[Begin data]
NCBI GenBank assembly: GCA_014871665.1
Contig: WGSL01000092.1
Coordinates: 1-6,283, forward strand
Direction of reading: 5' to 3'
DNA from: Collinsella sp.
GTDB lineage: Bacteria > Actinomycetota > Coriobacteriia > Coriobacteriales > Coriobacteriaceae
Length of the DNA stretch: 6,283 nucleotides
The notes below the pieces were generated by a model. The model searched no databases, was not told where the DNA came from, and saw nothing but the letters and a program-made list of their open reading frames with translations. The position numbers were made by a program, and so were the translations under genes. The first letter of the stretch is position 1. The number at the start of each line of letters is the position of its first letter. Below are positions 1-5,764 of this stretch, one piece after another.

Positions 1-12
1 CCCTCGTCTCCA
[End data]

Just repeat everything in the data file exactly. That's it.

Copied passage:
NCBI GenBank assembly: GCA_014871665.1
Contig: WGSL01000092.1
Coordinates: 1-6,283, forward strand
Direction of reading: 5' to 3'
DNA from: Collinsella sp.
GTDB lineage: Bacteria > Actinomycetota > Coriobacteriia > Coriobacteriales > Coriobacteriaceae
Length of the DNA stretch: 6,283 nucleotides
The notes below the pieces were generated by a model. The model searched no databases, was not told where the DNA came from, and saw nothing but the letters and a program-made list of their open reading frames with translations. The position numbers were made by a program, and so were the translations under genes. The first letter of the stretch is position 1. The number at the start of each line of letters is the position of its first letter. Below are positions 1-5,764 of this stretch, one piece after another.

Positions 1-12
1 CCCTCGTCTCCA